Artists can be tough to nail down. Questions are many times returned with multiple answers. And while it could come off as ambiguity or indecisiveness, to me it seems more like fluidity and malleability. The ability to see multiple meanings in objects or scenarios and interpret them before an audience is what makes artists interesting to me, which is what strikes so well with Shreveport-native Alex Hester, a photographer who works with multiple exposures.
Most of her ghost-like frames are monochromatic – much like one of her inspirations, David Lynch. When she does use color, she uses red. And while some may see off-the-cuff artistic creations as lazy, I see it as a seriously unfair talent worthy of envy. Alex’s favorite photographs are the accidental ones.
“I’m a photographer that makes a lot of mistakes and hopes for the best,” she told Heliopolis.
She also took the time to recall the first photograph she was truly proud of, even if it doesn’t pass her muster today.
“When I was about eight years old, I had a Barbie themed Polaroid camera and I used to go around the neighborhood and take pictures of absolutely random things. I was so fascinated with that camera and I wish I still had it. I took a picture of my fish, Sir Poopy, and I thought it was the greatest thing ever. I still have that picture, actually. It looks terrible, but I really love it.”
When not creating her art, Alex spends her time at the local favorite Day Old Blues Records or vinyl shops in other cities working on her record collection, especially anything Depeche Mode or Jack White. Probably while eating a vegan avocado burger, dreaming of a day when she can have her own studio to work in. She thinks she can have that here, and is a believer in the direction Shreveport is going, an improvement on the way it was when she was growing up.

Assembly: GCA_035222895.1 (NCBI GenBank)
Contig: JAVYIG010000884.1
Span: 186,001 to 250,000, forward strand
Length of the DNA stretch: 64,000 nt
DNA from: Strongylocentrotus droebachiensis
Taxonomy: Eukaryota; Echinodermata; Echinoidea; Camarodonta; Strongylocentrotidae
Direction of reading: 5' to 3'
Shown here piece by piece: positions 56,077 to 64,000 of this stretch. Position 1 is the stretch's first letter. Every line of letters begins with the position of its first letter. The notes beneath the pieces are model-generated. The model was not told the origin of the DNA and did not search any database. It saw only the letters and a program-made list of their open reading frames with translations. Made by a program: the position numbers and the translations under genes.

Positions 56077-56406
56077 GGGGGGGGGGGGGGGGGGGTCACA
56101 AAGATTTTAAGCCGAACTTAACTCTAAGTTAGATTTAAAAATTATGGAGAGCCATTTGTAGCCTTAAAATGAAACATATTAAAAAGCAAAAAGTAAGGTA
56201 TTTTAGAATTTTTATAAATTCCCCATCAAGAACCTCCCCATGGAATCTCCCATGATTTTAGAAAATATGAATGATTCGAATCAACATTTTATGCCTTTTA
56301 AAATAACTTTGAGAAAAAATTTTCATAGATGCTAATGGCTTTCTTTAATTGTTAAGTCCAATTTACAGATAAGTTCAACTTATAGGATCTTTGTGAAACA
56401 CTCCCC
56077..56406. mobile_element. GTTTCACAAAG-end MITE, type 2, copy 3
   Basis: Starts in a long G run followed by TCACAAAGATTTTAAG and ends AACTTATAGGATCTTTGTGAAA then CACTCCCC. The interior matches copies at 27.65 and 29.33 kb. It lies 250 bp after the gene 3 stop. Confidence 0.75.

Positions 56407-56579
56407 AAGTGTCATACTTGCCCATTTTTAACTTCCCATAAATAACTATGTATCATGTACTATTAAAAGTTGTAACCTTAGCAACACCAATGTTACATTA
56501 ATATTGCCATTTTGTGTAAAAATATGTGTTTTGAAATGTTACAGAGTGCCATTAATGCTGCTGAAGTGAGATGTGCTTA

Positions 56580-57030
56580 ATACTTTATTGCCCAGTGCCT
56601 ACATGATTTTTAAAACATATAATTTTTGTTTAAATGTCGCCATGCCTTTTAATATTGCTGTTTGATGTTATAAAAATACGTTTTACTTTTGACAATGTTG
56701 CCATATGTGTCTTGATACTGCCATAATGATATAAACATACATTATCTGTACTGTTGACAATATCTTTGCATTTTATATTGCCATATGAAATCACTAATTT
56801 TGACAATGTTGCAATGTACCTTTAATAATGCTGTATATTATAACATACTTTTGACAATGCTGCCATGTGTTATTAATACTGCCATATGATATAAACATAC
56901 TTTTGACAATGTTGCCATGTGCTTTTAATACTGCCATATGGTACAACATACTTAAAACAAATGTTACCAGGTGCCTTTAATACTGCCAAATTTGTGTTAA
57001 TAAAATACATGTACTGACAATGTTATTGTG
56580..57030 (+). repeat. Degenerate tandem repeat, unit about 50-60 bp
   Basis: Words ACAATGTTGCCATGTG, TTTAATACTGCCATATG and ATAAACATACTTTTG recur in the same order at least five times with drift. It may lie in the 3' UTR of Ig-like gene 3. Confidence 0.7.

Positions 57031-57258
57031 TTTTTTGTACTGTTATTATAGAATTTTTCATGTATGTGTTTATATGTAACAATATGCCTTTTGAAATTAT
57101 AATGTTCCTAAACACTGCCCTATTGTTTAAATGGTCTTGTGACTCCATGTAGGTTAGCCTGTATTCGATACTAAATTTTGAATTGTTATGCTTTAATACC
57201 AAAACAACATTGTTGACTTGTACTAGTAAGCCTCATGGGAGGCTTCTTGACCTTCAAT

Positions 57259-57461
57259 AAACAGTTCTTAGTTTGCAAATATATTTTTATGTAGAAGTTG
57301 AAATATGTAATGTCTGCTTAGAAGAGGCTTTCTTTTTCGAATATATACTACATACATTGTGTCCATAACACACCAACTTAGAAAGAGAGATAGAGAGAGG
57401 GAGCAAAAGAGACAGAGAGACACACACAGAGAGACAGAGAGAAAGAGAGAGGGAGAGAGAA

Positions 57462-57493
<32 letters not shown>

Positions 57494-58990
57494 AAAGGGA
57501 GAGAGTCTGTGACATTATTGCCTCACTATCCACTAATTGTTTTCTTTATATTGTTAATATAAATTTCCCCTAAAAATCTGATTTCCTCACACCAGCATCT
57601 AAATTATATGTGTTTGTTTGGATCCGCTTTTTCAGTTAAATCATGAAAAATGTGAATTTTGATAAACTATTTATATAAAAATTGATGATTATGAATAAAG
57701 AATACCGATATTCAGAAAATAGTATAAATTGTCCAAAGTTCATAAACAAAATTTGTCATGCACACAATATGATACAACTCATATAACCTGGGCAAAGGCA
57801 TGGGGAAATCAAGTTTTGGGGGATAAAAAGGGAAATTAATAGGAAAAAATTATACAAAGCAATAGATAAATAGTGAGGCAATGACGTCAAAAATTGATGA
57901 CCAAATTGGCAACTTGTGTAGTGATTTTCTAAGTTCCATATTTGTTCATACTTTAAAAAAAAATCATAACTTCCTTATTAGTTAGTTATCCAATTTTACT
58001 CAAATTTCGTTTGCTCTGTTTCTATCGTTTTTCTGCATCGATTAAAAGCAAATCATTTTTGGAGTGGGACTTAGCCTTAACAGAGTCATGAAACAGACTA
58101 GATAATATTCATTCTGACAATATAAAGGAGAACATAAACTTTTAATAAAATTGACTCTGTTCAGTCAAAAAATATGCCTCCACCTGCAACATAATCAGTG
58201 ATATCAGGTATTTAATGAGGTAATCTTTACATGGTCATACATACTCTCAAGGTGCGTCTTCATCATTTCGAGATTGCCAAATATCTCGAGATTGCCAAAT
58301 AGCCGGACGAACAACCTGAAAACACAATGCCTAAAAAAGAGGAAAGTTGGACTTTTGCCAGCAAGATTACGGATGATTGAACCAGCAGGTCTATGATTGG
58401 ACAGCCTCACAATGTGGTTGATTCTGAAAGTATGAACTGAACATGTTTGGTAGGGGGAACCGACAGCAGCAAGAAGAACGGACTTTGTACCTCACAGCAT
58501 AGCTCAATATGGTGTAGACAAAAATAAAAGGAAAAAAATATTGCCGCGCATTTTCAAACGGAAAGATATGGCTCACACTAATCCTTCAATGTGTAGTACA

“It has honestly changed a lot. I like it so much more now than I used to. I’ve met so many great people and they’ve helped me out a lot. Being more involved with the scene has been fantastic. The scene is getting bigger and more noticed than before and I really love that. There are so many talented people here and I’m lucky to be a part of it,” she shared.
Hester has no fear of her chosen lifestyle. She grew up with people supporting her choice to take on the life of an artistic professional, and to pursue a style that some may find odd. Her mother is a tattoo artist, and has been exposing her to art from a very young age, but she understands that not everyone has that luxury.
“Being an artist means creating anything that has some kind of meaning to you,” she explained. “Seriously, do not let anyone tell you that pursuing art is a waste of time. I’m tired of parents or friends who say things like, ‘You’ll never make any money that way.’ It’s horrible.”
At the end of the day, Alex wants you to enjoy photography – hers or that of the many other incredibly important artists who she feels don’t always get the recognition they deserve.
As the interview drew to an end, we asked the obligatory, and amazing, spirit animal question. To which she responded “Definitely a rat. People fear them, but they’re also cute. I absolutely love them. That’s basically my goal in life – to be cute and also feared. I actually have a pet rat named Jack and she only has one eye.” (Yes, it’s a Twin Peaks reference.)